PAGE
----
After this short preface, let me now deal very briefly with five topical issues: Iraq, regional stability, reform and democracy, terrorism and weapons of mass destruction.
By the same token, Iran follows the developments in Iraq with great concern. The collapse of Saddam regime, whose atrocities and aggressive policies caused untold misery and destruction for Iranian nation, Iraqi people and other nations in the region, indeed provides a great sense of relief for Iran and people of the region. It must be noted, however, that the consequences of the military intervention and occupation of Iraq by foreign forces continue to threaten the very security of Iraq and neighboring states. Persistence of disorder and violence coupled with the massive civilian casualties, pervasive destruction of social and economic infrastructures of Iraq and desecration of religious sanctuaries have been colossal.
The stakes are high and the costs are enormous as security appears to spiral out of control. Indeed, the scope and intensity of violence have raised serious questions about the real objectives of military intervention and occupation of Iraq. This murky situation is the outgrowth of underestimating the complexity of the region and the sensitivity of Iraqi people and other Muslim nations in the region to foreign occupation.
Given the historical realities and geopolitical imperatives, Iran considers the stability in Iraq as its own stability. From the ideological standpoint and pragmatic considerations, violence and chaos in Iraq run contrary to the national interests of Iran. Violence and chaos destroy the various infrastructures of Iraq, minimizing the chance of the emergence of Iraq as a free and democratic state. Naturally, the ensuing situation adversely affects my country. Indeed, had there been a democratic government in Iraq in the 1980s, the Iraqi invasion of Iran would have never transpired. Historical and cultural commonalities between the Iranian nation and Iraqi people make it essential that we lend our full support to territorial integrity, political independence and the establishment of a stable and democratic Iraq. Besides, we believe a multiethnic society based on tolerance is integral to a stable Iraq.
Needless to say that the economic prosperity of Iraq and expansion of economic, trade and cultural ties between two countries will contribute to further flourishing of Iran’s economy, especially in our border provinces with Iraq. We have unequivocally expressed our readiness to provide the necessary facilities for Iraq’s private and public sector to flourish in trade and other areas and also facilitate visits of pilgrims from either side. One may expect that such type of ties could empower moderate and constructive elements and contain militant forces. We believe that coalition forces should give way to development of such type of relationship between Iraq and its neighbors. Indeed, misperception and the obsession on the part of the United States with respect to Iran’s influence and role in Iraq is a major obstacle in utilizing Iran’s potentials to help Iraqi people and the Interim Government of Iraq to restore normalcy and stability in that country. Undoubtedly, reliance on common interests, rather than differences, would be instrumental in interaction and engagement among regional and global actors to stabilize the situation in Iraq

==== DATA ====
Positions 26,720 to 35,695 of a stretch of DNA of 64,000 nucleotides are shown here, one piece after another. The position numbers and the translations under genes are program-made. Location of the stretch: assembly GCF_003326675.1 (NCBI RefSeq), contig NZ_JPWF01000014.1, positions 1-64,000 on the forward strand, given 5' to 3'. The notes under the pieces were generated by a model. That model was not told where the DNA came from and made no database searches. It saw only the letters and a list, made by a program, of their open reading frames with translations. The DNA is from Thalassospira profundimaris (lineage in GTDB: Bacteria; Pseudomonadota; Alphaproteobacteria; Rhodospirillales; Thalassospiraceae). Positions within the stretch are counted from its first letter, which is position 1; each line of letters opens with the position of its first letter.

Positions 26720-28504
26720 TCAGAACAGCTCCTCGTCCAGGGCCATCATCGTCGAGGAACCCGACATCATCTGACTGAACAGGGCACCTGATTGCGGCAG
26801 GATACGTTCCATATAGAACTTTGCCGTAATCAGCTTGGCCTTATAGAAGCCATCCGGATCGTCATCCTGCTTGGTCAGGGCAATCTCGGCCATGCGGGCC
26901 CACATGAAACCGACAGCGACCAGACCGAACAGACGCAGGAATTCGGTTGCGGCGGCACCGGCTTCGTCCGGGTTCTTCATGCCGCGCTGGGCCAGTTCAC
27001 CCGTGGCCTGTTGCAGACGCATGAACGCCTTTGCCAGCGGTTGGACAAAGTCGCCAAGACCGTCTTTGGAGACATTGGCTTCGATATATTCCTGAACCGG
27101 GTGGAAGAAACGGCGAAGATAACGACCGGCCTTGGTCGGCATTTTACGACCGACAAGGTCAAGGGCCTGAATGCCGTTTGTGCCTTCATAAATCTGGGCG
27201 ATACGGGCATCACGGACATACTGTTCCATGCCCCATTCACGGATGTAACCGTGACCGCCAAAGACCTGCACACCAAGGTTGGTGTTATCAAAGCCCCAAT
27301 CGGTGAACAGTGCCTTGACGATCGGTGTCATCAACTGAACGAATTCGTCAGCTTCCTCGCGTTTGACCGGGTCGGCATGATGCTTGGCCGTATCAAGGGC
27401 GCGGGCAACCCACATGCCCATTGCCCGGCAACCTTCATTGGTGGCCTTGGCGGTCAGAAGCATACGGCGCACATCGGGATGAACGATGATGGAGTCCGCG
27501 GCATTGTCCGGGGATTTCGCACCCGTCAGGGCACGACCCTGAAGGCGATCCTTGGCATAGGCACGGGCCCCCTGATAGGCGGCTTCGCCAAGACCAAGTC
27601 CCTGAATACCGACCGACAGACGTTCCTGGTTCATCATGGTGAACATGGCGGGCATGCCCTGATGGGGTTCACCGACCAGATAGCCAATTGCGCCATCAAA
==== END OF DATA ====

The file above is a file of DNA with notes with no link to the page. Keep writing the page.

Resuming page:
We believe that the Iraqi people have the right and ability to determine their destiny. Based on this conviction, Iran was the first country in the region that welcomed the creation of the Governing Council and subsequently lent its support to the establishment of the Interim Government of Iraq. A free, independent and a prosperous Iraq with a government representing all classes in society, including a fair representation for the Shiite majority, and the holding free and fair elections as scheduled, are essential steps toward the realization of full sovereignty of Iraq and its stability.